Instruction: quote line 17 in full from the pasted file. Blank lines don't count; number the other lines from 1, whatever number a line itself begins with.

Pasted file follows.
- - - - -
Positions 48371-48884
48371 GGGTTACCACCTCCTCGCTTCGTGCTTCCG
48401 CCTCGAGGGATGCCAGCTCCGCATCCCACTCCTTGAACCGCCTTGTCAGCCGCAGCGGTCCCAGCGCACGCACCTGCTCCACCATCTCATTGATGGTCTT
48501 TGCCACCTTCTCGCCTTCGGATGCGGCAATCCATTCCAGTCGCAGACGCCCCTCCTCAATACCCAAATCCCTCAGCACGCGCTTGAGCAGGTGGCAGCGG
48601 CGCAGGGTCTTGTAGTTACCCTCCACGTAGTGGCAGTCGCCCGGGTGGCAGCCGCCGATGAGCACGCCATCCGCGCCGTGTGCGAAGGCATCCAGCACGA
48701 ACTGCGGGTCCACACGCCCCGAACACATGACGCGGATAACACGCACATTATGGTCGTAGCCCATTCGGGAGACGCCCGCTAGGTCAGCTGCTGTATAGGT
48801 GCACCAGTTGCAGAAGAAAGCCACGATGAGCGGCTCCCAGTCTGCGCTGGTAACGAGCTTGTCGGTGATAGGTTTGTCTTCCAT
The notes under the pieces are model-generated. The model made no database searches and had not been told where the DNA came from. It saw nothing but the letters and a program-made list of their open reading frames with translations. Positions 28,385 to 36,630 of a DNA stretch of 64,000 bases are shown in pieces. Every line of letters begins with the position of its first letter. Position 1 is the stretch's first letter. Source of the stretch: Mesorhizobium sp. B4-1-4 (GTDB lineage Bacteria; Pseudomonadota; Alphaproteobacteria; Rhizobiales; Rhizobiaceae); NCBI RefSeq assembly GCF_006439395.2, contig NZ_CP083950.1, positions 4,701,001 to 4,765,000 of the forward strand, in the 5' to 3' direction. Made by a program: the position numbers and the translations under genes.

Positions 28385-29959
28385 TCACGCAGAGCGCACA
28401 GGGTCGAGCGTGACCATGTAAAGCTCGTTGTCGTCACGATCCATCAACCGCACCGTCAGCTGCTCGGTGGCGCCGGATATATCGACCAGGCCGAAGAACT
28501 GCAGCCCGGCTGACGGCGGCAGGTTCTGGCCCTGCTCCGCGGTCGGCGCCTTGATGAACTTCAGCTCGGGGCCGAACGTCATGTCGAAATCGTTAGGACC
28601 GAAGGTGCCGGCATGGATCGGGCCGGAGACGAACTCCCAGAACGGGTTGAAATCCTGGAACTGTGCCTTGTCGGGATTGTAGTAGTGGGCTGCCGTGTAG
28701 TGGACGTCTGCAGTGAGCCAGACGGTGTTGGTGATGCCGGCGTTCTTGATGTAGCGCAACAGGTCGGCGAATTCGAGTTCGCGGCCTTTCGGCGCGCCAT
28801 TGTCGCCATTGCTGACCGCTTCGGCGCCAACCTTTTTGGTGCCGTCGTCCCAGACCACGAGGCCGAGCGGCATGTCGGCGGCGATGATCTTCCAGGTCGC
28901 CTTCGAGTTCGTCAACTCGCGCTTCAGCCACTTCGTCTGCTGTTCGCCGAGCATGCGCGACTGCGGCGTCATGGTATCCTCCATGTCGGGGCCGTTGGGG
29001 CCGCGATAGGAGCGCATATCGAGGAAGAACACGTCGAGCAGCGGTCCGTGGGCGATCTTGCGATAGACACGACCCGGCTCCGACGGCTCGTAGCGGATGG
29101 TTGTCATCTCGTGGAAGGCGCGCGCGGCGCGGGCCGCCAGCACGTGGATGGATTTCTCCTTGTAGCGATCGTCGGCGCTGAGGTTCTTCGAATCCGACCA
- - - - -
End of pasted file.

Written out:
29001 CCGCGATAGGAGCGCATATCGAGGAAGAACACGTCGAGCAGCGGTCCGTGGGCGATCTTGCGATAGACACGACCCGGCTCCGACGGCTCGTAGCGGATGG